> OK. What should I do instead?


See below.

>>C) It's not relevant to the encoding of stdout which determines how unicode
>>strings get converted to bytes when printing them:
>>
>>>>>import sys
>>>>>sys.stdout.encoding

>>
>>'UTF-8'
>>
>>>>>sys.getdefaultencoding()

>>
>>'ascii'
>>
>>>>>print u'\xbd'

>>
>>1⁄2

>
> OK, so how am I supposed to change the encoding of sys.stdout? It comes
> up as US-ASCII on my system. Simply setting it doesn't work:


You will have to use a terminal that accepts UTF-8.

--
Robert Kern

"I have come to believe that the whole world is an enigma, a harmless enigma
that is made terrible by our own mad attempt to interpret it as though it had
an underlying truth."
-- Umberto Eco

 
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Serge Orlov
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      05-18-2006
Ron Garret wrote:
> In article <(E-Mail Removed)>,
> Robert Kern <(E-Mail Removed)> wrote:
>
> > Ron Garret wrote:
> >
> > > I forgot to mention:
> > >
> > >>>>sys.getdefaultencoding()
> > >
> > > 'utf-8'

> >
> > A) You shouldn't be able to do that.

>
> What can I say? I can.
>
> > B) Don't do that.

>
> OK. What should I do instead?


Exact answer depends on what OS and terminal you are using and what
your program is supposed to do, are you going to distribute the program
or it's just for internal use.

 
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Ron Garret
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      05-18-2006
In article <(E-Mail Removed) .com>,
"Serge Orlov" <(E-Mail Removed)> wrote:

> Ron Garret wrote:
> > In article <(E-Mail Removed)>,
> > Robert Kern <(E-Mail Removed)> wrote:
> >
> > > Ron Garret wrote:
> > >
> > > > I forgot to mention:
> > > >
> > > >>>>sys.getdefaultencoding()
> > > >
> > > > 'utf-8'
> > >
> > > A) You shouldn't be able to do that.

> >
> > What can I say? I can.
> >
> > > B) Don't do that.

> >
> > OK. What should I do instead?

>
> Exact answer depends on what OS and terminal you are using and what
> your program is supposed to do, are you going to distribute the program
> or it's just for internal use.


I'm using an OS X terminal to ssh to a Linux machine.

But what about this:

>>> f2=open('foo','w')
>>> f2.write(u'\xFF')

Traceback (most recent call last):
File "<stdin>", line 1, in ?
UnicodeEncodeError: 'ascii' codec can't encode character u'\xff' in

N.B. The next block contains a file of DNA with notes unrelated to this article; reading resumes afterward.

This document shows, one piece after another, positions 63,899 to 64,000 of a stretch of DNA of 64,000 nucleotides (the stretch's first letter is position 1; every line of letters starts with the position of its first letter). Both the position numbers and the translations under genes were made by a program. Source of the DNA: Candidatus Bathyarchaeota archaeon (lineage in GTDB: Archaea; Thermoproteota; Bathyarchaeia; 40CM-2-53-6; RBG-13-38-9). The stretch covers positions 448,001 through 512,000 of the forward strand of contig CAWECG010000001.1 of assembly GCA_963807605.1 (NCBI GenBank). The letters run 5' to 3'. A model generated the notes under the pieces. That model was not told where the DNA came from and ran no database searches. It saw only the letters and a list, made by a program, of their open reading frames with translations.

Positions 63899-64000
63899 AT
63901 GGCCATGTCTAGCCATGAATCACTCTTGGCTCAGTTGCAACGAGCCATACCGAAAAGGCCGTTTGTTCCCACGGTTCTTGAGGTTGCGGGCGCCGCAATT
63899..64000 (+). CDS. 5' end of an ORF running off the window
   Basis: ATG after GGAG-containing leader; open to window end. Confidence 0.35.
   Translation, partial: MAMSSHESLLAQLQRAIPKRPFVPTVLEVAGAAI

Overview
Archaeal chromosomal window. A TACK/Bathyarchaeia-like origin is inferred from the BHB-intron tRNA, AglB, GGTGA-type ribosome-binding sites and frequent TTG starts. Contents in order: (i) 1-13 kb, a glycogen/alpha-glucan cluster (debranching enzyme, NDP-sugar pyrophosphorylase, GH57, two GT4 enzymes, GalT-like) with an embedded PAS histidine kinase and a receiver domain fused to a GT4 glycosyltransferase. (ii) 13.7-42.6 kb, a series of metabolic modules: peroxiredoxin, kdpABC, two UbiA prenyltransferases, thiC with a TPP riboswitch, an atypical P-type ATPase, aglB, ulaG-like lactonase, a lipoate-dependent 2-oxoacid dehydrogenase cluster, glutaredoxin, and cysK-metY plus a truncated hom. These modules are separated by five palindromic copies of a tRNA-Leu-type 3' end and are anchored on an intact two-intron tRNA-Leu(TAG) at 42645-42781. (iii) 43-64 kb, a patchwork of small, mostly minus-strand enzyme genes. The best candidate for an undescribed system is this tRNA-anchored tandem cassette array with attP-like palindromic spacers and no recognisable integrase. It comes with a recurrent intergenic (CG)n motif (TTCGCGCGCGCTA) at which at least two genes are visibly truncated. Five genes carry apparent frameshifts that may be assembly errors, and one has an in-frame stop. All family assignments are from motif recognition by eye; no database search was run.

position 0: ordinal not in range(12
>>>


That should have nothing to do with my terminal, right?

I just found http://www.amk.ca/python/howto/unicode, which seems to be
enlightening. The answer seems to be something like:

import codecs
f = codecs.open('foo','w','utf-8')

but that seems pretty awkward.

rg
 
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Robert Kern
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      05-18-2006
Ron Garret wrote:

> I'm using an OS X terminal to ssh to a Linux machine.


Click on the "Terminal" menu, then "Window Settings...". Choose "Display" from
the combobox. At the bottom you will see a combobox title "Character Set
Encoding". Choose "Unicode (UTF-".

> But what about this:
>
>>>>f2=open('foo','w')
>>>>f2.write(u'\xFF')

>
> Traceback (most recent call last):
> File "<stdin>", line 1, in ?
> UnicodeEncodeError: 'ascii' codec can't encode character u'\xff' in
> position 0: ordinal not in range(12
>
> That should have nothing to do with my terminal, right?


Correct, that is a different problem. f.write() expects a string of bytes, not a
unicode string. In order to convert unicode strings to byte strings without an
explicit .encode() method call, Python uses the default encoding which is
'ascii'. It's not easily changeable for a good reason. Your modules won't work
on anyone else's machine if you hack that setting.

> I just found http://www.amk.ca/python/howto/unicode, which seems to be
> enlightening. The answer seems to be something like:
>
> import codecs
> f = codecs.open('foo','w','utf-8')
>
> but that seems pretty awkward.


<shrug> About as clean as it gets when dealing with text encodings.

--
Robert Kern

"I have come to believe that the whole world is an enigma, a harmless enigma
that is made terrible by our own mad attempt to interpret it as though it had
an underlying truth."
-- Umberto Eco